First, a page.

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"Ordinary Children", Extraordinary Teachers

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by Marva Collins

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Marva Collins embodies all that is meant by that hallowed word. . .teacher. She gives of herself tirelessly so that those whose minds are supple may grasp knowledge and power through her love. Indeed love, like that of a mother for her children, is the essence of the Marva Collins Way. . .love of learning, love of teaching, and love of sharing. It charges her


Marva Collins embodies all that is meant by that hallowed word. . .teacher. She gives of herself tirelessly so that those whose minds are supple may grasp knowledge and power through her love. Indeed love, like that of a mother for her children, is the essence of the Marva Collins Way. . .love of learning, love of teaching, and love of sharing. It charges her mission with an incredible power to heal broken spirits.

Discover the power to truly teach, whether it be one child or many. Children don't have to be geniuses to be successful. By the power of the extraordinary teacher, each and everyone can achieve extraordinary success. You can be that teacher or parent.

In this book, Marva Collins reveals the secret of her success and the principles which will aid you to duplicate her achievements - first within yourself, then within your classroom or in your own home. Here is an opportunity to expand your teaching ability with the aid of one who has stretched the boundary through her own bold experiments. It works. Go for it. Renew your spirit. The Extraordinary teacher is you.

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"Ordinary" Children Extra Ordinary Teachers

By Marva Collins

Hampton Roads Publishing Company, Inc.

Copyright © 1992 Marva Collins
All rights reserved.
ISBN: 978-1-61283-168-8


Children Do Not Fail

I started Westside Prep in the fall of 1975 because I felt there were far too many children being recruited for failure, far too many excuses being used for not educating children. I live on the west side of Chicago, near where our school is located, and somehow I felt there were too many lives just hanging out there in a perilous vacuum, so I decided to start my own school. Using $5,000 from my pension fund (I had been teaching in public schools for 14 years), we knocked down a wall between two rooms in the upstairs of our house and bought some desks; my husband installed some panelling, and Westside Prep opened its doors on September 8, 1975.

For the first four years we continued to meet in that upstairs schoolroom, cramming 34 desks side by side, using every conceivable inch. We took children who had been expelled from our public schools, who had dropped out in discouragement, or who were simply failing, or being labeled as incorrigible and unteachable. All of the students proceeded to learn and many have now gone on to the best high schools and colleges available. There were no miracles. There is nothing miraculous or magical about their successes. It took only love and determination.

My own philosophy has always been to make the poor student good and the good student superior, with no excuses in between. That has always been my belief, and that is pretty much what we practice at Westside Prep. I also think it's important not to spend so much time being an adult that we forget what it is like to be a child. In every problem situation that children get into, I usually ask myself, "How would I have felt at that age?" I always try to remember what I did as a student in school. I was not perfect, so how can I expect my children to be perfect? We often forget that we've done the very same things as the children.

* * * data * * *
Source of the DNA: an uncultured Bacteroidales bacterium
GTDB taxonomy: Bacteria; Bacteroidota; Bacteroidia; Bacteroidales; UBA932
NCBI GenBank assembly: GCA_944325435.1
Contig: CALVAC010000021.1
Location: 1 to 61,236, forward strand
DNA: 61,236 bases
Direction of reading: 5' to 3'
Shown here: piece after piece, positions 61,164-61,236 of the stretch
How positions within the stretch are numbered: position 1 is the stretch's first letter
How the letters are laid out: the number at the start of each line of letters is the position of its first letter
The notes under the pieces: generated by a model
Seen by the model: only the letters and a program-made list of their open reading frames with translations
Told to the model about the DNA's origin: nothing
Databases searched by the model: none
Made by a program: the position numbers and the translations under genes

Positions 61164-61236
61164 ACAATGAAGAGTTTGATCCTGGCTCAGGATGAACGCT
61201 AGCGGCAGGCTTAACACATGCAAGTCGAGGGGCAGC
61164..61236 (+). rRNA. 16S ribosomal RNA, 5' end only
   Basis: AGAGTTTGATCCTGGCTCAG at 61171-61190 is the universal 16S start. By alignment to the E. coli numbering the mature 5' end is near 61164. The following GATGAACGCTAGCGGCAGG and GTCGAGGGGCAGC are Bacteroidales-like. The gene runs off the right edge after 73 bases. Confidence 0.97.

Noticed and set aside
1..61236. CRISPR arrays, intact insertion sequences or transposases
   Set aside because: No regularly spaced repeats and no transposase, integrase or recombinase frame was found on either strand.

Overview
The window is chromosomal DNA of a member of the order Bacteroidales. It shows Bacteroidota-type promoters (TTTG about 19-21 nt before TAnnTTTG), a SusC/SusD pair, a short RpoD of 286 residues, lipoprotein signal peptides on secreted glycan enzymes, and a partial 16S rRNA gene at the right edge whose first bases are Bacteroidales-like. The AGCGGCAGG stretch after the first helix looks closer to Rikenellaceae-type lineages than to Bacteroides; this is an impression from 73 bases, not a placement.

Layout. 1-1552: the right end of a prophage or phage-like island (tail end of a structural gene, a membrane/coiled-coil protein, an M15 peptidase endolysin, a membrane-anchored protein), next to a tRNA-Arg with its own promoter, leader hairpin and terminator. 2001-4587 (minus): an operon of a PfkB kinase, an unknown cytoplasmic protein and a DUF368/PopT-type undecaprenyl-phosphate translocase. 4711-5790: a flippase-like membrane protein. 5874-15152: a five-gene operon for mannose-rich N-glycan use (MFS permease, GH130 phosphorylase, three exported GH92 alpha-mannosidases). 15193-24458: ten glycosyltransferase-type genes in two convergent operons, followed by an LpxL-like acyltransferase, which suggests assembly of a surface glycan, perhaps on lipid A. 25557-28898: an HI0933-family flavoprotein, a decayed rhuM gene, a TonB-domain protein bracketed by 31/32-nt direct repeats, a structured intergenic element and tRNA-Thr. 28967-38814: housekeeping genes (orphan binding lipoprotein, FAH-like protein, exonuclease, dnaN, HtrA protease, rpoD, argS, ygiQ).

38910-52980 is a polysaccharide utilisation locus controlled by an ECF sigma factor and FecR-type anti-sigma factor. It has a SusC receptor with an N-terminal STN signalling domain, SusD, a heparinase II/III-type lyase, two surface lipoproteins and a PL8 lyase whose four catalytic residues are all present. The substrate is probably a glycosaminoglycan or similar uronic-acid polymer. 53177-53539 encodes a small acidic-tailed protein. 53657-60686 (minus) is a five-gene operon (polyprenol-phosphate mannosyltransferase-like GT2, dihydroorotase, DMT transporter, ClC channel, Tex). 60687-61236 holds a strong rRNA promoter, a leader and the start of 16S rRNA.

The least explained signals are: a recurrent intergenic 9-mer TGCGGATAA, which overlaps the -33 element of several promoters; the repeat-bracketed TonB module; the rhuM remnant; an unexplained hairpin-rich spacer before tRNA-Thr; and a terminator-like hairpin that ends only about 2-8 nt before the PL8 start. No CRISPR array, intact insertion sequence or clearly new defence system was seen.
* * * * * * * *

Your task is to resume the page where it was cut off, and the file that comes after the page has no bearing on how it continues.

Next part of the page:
We also tend to lose perspective; we fail to understand that children have only known us as adults. They assume we were born adults. I think that's the strange thing adults do not realize, because we have been adults as long as they've known us. I think we have to let them know that we did pretty much the same things when we were children, and to somehow let them know that "once when I was a child I did such and such ..." which puts them at ease and takes away the image of a demi-god that teachers, unfortunately, sometimes have in the eyes of children.

Basics, with Positive Reinforcement

On the kind of budget we have, and with our philosophy, we do not need what might be called "teaching frills"— things like film projectors, teaching machines, calculators for the children, and the like. We deal in basics.

I tell my teachers that the four-year-olds who start with us in September must be reading by Christmas—no ifs, ands, or buts, no excuses, no in-betweens. I don't want to hear why they can't, what they don't know, what the problems with them are. I tell the teachers they are responsible for making them learn, and they have to work hard to see that the children succeed; otherwise the teachers will have to be replaced.

At all levels, the teacher can never write anything negative about a child, such as, "He doesn't work up to his potential" or "He doesn't sit still." Everything is positive. I tell the teachers that if a student does not sit still, the teacher is responsible for finding out why. Maybe the "oven is too hot," and we need to make it more comfortable. Or, maybe we need to look at the way the teacher is presenting something. We will not accept failure; there is always a reason why a student is not succeeding.

The teacher sets the ambience in any classroom. The teacher has total control over the learning environment and children respond exactly to the atmosphere a teacher creates. Teachers have been known to ridicule children, or to laugh if a child cannot get the answer, even subtly. Nothing could be worse for a child. In our school the teacher and the rest of the children pull for a child to get it right. You can just see them mentally pulling for the child. And then, when he finally gets the right answer, or finally syllabicates the word correctly, you get this long applause from every child. It's like a total family, and it starts with the teacher, setting the climate for support and care.